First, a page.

The president of Tunisia has again offered asylum to Bashar al-Assad after Vladimir Putin said Russia will not discuss accepting the Syrian strongman in exile.
Moncef Marzouki, who took office in post-revolutionary Tunisia only recently, admitted that Assad is a “murderer” but added that his country would take him in if such a move would bring peace to Syria, according to Agence France-Presse.
If we want to stop the killing, the only way is to have a solution like the Yemeni solution: that the president leaves power and that he has safe haven, somewhere to go, the Tunisian leader told the BBC. Abdullah Ali Saleh recently yielded power in Yemen after a yearlong revolt.
Otherwise he [Assad] will continue to kill and to kill and to kill. And this is why we said: Look, if the price of peace in Syria is to give a safe haven to this guy, why not?
Marzouki made the same proposal last week, but it is unclear if Assad responded to him or not.
Marzouki also compared the crisis in Syria to the revolt in his own country that rapidly deposed long-time dictator Zine el Abidine Ben Ali and set off the Arab Spring.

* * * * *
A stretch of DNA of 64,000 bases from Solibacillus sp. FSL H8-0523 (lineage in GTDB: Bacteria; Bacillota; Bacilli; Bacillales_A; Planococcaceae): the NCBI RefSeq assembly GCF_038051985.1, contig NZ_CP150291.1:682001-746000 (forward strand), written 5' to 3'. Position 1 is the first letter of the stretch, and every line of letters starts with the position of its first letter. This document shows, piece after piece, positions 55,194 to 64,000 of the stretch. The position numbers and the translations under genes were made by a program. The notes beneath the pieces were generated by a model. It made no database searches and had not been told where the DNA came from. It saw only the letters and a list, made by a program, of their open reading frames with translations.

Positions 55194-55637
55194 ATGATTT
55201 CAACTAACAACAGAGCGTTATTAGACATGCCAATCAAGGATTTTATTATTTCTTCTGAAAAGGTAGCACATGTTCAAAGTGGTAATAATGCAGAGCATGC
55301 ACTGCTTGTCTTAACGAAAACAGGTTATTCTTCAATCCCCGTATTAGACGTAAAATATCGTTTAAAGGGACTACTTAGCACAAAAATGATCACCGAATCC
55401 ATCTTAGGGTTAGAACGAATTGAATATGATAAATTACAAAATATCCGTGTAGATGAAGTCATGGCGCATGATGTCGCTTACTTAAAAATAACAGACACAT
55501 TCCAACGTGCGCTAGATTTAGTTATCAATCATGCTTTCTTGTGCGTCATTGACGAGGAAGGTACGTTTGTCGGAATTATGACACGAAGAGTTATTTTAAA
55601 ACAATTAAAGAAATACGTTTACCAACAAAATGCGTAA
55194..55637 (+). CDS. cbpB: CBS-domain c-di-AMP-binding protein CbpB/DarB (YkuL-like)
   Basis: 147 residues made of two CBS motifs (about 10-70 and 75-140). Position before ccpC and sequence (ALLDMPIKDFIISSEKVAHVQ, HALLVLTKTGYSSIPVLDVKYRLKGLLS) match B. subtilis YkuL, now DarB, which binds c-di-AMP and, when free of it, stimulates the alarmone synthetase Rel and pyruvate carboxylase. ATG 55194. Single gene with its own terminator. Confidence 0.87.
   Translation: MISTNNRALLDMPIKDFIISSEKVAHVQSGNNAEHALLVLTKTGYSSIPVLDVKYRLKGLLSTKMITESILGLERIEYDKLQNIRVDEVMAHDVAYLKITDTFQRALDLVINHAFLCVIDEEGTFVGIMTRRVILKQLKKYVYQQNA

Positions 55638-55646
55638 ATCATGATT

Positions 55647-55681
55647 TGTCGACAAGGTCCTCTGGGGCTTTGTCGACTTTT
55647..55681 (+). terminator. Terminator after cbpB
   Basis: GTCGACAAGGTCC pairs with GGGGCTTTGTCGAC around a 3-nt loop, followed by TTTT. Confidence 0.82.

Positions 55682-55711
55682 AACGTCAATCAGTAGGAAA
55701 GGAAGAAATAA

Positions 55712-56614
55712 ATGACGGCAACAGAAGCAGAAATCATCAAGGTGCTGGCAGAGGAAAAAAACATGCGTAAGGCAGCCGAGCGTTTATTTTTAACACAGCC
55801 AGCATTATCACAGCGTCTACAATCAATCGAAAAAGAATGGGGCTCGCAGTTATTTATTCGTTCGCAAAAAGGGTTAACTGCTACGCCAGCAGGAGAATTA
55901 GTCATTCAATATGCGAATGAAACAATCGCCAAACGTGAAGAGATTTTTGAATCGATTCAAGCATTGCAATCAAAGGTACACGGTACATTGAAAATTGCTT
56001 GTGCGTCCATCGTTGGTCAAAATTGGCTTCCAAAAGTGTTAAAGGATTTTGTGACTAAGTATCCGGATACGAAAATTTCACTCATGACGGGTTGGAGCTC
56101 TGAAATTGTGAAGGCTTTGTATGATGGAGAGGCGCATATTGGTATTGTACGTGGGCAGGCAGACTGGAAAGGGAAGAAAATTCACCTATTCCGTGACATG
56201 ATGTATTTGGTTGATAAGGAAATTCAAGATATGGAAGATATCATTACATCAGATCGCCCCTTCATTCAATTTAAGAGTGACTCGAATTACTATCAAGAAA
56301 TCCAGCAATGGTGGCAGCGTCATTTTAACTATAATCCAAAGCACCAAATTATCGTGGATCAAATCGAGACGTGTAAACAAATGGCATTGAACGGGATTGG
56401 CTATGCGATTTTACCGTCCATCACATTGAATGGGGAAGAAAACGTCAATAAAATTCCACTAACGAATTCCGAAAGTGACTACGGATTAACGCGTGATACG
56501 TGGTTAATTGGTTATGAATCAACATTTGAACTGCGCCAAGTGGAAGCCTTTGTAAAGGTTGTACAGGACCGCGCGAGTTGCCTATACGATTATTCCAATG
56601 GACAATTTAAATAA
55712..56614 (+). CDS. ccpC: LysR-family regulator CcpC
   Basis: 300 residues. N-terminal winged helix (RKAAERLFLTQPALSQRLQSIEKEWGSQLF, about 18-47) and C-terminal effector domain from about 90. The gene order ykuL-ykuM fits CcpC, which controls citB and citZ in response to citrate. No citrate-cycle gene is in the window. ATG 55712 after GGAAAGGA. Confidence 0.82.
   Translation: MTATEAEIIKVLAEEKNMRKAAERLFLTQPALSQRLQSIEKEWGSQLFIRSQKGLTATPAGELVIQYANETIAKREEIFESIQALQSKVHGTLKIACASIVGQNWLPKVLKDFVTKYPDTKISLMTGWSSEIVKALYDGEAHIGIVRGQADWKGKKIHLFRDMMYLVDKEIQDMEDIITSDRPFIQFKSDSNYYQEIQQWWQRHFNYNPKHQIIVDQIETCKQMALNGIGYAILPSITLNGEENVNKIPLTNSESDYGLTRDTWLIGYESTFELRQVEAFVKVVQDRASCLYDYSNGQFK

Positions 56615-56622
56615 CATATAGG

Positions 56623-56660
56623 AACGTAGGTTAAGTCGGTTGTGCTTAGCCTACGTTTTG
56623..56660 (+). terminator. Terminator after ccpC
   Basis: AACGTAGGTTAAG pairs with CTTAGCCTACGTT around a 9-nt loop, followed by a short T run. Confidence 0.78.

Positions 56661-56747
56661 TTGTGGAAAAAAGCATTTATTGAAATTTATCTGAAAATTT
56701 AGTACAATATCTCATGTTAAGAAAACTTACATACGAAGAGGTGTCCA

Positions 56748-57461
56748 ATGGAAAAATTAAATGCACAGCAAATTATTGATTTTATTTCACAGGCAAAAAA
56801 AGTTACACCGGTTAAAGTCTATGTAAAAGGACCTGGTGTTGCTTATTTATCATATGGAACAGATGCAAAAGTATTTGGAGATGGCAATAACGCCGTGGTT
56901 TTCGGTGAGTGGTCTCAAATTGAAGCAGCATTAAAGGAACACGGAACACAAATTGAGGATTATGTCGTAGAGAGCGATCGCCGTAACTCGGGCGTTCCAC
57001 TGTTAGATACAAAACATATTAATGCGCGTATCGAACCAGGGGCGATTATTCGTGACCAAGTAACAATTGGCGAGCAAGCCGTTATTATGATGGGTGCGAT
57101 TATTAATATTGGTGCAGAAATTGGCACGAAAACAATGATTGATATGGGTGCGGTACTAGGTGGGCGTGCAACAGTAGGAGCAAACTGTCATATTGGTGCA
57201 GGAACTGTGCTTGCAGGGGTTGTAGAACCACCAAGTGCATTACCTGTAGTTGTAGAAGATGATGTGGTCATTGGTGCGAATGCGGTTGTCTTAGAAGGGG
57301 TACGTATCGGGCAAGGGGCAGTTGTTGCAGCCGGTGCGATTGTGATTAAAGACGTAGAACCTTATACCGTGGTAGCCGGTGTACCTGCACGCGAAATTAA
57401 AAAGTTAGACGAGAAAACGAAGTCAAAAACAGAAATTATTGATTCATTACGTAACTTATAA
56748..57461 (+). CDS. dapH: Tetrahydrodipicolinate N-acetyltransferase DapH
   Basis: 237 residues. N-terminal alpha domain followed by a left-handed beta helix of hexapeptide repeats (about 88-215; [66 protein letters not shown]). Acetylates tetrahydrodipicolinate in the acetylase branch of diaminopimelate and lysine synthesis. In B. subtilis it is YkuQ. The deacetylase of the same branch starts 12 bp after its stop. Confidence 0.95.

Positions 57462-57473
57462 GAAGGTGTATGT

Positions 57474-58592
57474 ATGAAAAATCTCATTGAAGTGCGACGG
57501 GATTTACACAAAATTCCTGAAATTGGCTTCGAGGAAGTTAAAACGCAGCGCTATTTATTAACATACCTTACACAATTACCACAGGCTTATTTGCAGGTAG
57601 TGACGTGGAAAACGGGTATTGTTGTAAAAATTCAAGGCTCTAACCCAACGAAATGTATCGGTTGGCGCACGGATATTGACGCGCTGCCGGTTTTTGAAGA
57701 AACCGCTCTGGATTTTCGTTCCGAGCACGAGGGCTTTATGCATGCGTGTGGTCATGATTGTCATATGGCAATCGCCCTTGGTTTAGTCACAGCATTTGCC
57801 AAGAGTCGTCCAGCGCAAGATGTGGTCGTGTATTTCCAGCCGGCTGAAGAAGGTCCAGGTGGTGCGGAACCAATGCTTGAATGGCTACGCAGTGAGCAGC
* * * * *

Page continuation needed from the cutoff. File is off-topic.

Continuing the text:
The Syrian revolution comes just after our own, so we feel that we have a kind of moral responsibility towards Syrians, Marzouki told the BBC.
And Syrians, also, are Muslims; they are our brothers so I really can't accept that every day you have 100 people killed by the regime. So my obsession is to stop the killing, this is my main problem.
When Tunis hosted a global summit on Syria in February, Marzouki requested that Assad and his family receive immunity and also suggested that Russia grant him asylum in order to solve the crisis that has killed at least 7,500 over the past year.
At that time, Russia turned down the proposal.
I proposed Russia but Russia didn't want, they weren't very happy with the idea and they said: Look, why you, Tunisians, don't take this man?” Marzouki said.
I said OK, if this is the price, I accept to pay this price. This is a high price but we have to pay it because life is much more important than justice.
On Wednesday in Moscow, Putin, the newly elected president of Russia, again flatly rejected this notion.
We are not even discussing this question, he declared to reporters at the Kremlin.
Russia is one of Assad’s few remaining allies in the world, having thwarted efforts by the United Nations and Arab League to sanction and condemn the Syrian leader.
Putin has also expressed his vociferous opposition to any foreign military intervention in Syria to force a regime change.